# Proving $\{P(a)\}$ (where $a$ is transcendental) is dense

So, I have read this problem, and it's bugged me since:

Let $a \in (1,2)$ be a transcendental number

1) Let $Y = \{ P(a) : P \in \mathbb{Z}[X] \}$, show that Y is dense in $\mathbb{R}$.

2) Let $X = \{ P(a) : P \in \mathbb{Z}[X], P \text{ has coefficients in } \{0,1,-1\}\}$, show that X is dense in $\mathbb{R}$.

I have been able to prove 1), by showing that $Y$ is a non-cyclic subgroup of $\mathbb{R}$ and therefore is dense (a well-known result which I can prove too).

2) had a hint attached:

Hint: Start by proving that $0$ is in the closure of $X \backslash \{0\}$

I was able to prove this too:

• I took $Z = \{ \sum_{k=0}^{n-1} b_k a^k / \forall k, b_k \in \{0, 1\} \}$.
• We have $\forall z \in Z, 0 \leq z \leq \frac{a^n - 1}{a-1} < \frac{a^n}{a-1}$.
• $Z$ has $2^n$ elements, so if we cut $[ 0, \frac{a^n}{a-1} )$ in the $2^n - 1$ intervals $I_k = [ \frac{(a/2)^n}{a-1} \times k, \frac{(a/2)^n}{a-1} \times (k+1) )$, then there is a $k$ such that $I_k \cap Z = \{z_1, z_2\}$ with $z_1 \neq z_2$.
• Therefore, $| z_1 - z_2 | \in X \cap [0, \frac{(a/2)^n}{a-1})$. Since $0 < a < 2$, $(\frac{a}{2})^n \rightarrow 0$ and we have that X is dense around 0.

But now I'm stuck. I've thought of trying to approximate any real by an element of the form $a^n \varepsilon$ with $\varepsilon \in X$ close to 0, but it doesn't work. Do you have any hints?

Edit: It's not homework, it's in preparation of an upcoming oral exam.

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$1)$ also follows from the fact that for $\alpha$ irrational the set $\{ m \alpha+n | m,n \in {\mathbb Z}$ is dense in ${\mathbb R}$. Thus you only need linear polynomials. – N. S. May 28 '11 at 17:25

## 2 Answers

For every $n$ you can find an infinite sequence $x_1,x_2,\dots\in X$ such that $2^{-(n+1)}<x_i<2^{-n}$ (for every $i$) and such that, for every $k$, $\pm (x_1+ x_2+\dots+ x_k)$ is still in $X$. The sequence can be found inductively: if you have $x_1,\dots,x_k$, choose a $0<P(a)\in X$ small enough and set $x_{k+1}=a^pP(a)$, with $p$ such that $2^{-(n+1)}<x_{k+1}<2^{-n}$. You need to choose $P(a)$ so small that no $a^q$, $q\geq p$, is present in any of $x_i$, $i\leq k$ (every $x_i$ is a polynomial in $a$). Such a $P(a)\in X$ exists as $0$ is in the closure of $X\backslash\{0\}$.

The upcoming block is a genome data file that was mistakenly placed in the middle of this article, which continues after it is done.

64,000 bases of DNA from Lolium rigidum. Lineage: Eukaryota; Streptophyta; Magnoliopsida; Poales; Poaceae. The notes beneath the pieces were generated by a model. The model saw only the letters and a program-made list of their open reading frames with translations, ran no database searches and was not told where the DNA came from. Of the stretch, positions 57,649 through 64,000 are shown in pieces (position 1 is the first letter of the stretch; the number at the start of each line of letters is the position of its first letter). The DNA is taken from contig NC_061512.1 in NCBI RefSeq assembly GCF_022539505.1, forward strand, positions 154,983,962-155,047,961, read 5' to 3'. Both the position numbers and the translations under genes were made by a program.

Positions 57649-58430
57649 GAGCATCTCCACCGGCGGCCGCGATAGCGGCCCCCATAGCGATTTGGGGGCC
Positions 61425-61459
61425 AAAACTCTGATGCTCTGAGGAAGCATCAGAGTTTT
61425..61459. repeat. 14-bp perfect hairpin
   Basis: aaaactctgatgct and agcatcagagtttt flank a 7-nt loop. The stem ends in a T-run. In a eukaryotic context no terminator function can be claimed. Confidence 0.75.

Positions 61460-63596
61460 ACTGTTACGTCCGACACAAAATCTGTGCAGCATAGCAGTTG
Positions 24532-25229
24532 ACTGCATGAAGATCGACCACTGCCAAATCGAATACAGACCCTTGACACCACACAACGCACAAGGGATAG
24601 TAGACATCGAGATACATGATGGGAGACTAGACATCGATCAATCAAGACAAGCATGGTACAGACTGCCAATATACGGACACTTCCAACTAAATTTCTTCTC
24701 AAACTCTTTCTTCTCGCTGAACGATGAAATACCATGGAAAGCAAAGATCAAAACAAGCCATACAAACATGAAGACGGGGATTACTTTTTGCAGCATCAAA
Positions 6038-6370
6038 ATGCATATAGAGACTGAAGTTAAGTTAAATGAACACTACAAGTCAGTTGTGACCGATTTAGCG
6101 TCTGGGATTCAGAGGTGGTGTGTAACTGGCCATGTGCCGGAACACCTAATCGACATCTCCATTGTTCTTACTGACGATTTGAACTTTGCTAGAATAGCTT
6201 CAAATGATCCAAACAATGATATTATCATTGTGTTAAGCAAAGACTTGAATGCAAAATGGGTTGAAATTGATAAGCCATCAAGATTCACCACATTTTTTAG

As a consequence, you can approximate any real number by an element of $X$ with error $<2^{-n}$ (using a suitable $\pm (x_1+ x_2+\dots+ x_k)\in X$). Hence $X$ is dense.

(there should be a simpler proof)

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The answer is wrong. I'll try and find a good solution. :)

For the second part, it is easy to see that $x\neq y \in X\setminus\{0\} \Rightarrow \frac{x+y}{2},\frac{x-y}{2} \in X$. Now, all you need is to prove that there are arbitrarily big and small elements in $X$, and you can do this by picking the polynomials $P=X^n,\ P=-X^n,\ n \geq 1$.

The idea is that if you have a set $A$ which contains two elements $a<b$ and you have the property that $x,y \in A \Rightarrow \frac{x+y}{2} \in A$, then you can construct a dense subset of the interval $(a,b)$ which is contained in $A$ by picking at each step the midpoint of the interval formed by two known elements of $(a,b)$(which we know it is in $A$).

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@zulon: See the modifications made to the solution. Now it should work. – Beni Bogosel May 28 '11 at 17:46
It still does not work. Take $X$ and $X^2$, the mean of these two is $\frac{X+X^2}{2}$ which hasn't coefficients in $\{0,1,-1\}$. – Najib Idrissi May 28 '11 at 17:58